The Lao goal must have been to "respond to the imxnediate crisis," which would explain why Chao Anou required Tissa to capture Suryaphakdi in the act of tattooing Kalasin's inhabitants. The Lao were ordered to kill all Siamese agents carrying out the tattooing.120 The Phun viang chronicles expressed their abhorrence for the Siamese officials l2l; the document railed with invective against the governor of Khorat, who complacently proposed to the new Siamese king that tattooing be extended to all Lao territories.122 These same chronicles avoid mentioning Rama III by name, though he had masterminded the whole operation.

Contemporaries of the drama recounted it in simple words. A Thai officer speaking to a diplomat from the court of Hue said, "Lan Sang does not surrender. Siam will have to fight its way to Lan Sang in this way."123 Before trampling the fort of Nong Bua Lam Phu, a Thai commander asked the besieged Lao, "Do you accept to pay the gold and silver flower?," a question that effectively asked whether the Lao

115 Chotmaihet riiang prap khabot wiangchan (1926) (T), p. 19.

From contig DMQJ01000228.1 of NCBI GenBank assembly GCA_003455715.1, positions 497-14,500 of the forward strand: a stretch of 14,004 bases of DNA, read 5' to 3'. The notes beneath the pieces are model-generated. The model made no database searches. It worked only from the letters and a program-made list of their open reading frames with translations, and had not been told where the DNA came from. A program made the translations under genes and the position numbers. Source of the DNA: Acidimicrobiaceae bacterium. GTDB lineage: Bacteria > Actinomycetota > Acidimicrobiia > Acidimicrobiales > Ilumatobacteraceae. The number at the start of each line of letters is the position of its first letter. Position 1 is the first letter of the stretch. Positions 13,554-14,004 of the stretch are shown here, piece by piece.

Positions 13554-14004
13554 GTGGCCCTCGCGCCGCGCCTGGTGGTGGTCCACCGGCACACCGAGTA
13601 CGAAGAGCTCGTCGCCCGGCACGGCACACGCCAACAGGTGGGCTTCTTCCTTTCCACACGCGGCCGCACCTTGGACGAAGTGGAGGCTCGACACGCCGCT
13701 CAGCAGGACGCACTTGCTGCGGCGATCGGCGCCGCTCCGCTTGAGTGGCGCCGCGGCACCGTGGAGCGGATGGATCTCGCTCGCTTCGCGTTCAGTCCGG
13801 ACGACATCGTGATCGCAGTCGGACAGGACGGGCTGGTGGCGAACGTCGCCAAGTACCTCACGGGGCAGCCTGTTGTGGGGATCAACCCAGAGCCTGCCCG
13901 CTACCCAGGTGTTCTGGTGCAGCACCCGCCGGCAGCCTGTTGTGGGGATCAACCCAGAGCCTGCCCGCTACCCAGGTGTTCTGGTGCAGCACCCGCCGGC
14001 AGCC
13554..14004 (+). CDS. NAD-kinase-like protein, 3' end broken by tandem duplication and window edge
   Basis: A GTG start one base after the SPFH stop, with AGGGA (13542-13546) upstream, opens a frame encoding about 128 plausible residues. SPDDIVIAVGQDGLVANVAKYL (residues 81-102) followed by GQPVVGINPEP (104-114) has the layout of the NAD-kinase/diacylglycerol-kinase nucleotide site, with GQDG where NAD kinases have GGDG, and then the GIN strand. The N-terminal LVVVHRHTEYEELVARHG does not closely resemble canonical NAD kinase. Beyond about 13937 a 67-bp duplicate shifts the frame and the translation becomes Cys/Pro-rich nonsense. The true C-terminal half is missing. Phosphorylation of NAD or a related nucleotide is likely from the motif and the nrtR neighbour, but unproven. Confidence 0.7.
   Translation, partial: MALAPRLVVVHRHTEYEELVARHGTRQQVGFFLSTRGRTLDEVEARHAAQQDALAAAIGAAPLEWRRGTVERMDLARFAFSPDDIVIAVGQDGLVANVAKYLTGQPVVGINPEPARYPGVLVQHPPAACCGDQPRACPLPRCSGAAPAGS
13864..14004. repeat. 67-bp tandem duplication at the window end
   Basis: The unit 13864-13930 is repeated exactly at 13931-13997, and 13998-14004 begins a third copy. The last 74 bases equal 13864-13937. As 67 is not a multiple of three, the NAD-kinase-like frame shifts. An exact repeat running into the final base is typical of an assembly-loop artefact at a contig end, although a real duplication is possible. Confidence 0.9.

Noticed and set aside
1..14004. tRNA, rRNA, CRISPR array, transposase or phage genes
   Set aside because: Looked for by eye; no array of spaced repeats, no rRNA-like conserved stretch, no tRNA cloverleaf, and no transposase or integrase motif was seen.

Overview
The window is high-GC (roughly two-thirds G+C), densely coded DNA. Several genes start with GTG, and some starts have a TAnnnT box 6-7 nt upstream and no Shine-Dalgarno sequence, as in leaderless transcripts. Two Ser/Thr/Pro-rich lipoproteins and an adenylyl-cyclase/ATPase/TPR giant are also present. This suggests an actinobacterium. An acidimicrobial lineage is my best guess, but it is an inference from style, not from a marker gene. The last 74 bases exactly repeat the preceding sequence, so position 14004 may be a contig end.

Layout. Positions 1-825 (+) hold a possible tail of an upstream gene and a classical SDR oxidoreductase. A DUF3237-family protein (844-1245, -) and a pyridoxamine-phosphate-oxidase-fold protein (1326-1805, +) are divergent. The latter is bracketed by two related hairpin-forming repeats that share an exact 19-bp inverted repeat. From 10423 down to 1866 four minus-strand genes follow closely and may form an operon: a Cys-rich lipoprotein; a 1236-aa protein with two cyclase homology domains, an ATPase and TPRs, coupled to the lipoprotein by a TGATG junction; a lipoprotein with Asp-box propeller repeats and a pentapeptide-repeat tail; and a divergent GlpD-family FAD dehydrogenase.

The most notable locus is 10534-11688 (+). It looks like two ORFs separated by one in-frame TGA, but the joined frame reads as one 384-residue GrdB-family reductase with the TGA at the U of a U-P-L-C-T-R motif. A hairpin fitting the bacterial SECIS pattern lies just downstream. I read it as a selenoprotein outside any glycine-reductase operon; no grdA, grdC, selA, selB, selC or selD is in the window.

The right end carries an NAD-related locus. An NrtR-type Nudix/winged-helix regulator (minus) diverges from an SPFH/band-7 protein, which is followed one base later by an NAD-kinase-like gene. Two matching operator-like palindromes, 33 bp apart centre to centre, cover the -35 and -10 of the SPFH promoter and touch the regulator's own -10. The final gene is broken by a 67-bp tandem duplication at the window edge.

116 TNL Document Rama HI (84) 1189/11 ching.

117 Their chiefs were Phya Wisethatcha and Khun Wisetsongkhram.

118 TNL Document Rama Ell (58) 1189/11 ngu.

119 TNL Document Rama EE[ (23) 1189/ 11 kai.

120 Dhawai (1980) (T), p. 41.

121 See Dhawaj (1980) (T); Dhawaj (1982) (T); Prathip (1982) (T), pp. 29-32.

122 Dhawaj (1982) (T), p. 31.

123 Ngo Cao Lang (1977) (V), p. 80.



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32. Lao rulers resist the invasion and commit to freedom

would accept their country's position as a Siamese dependency.124 A political observer of this time stressed that "the war originated from the Lao people's refusal to send the golden flower-the usual mark of homage."125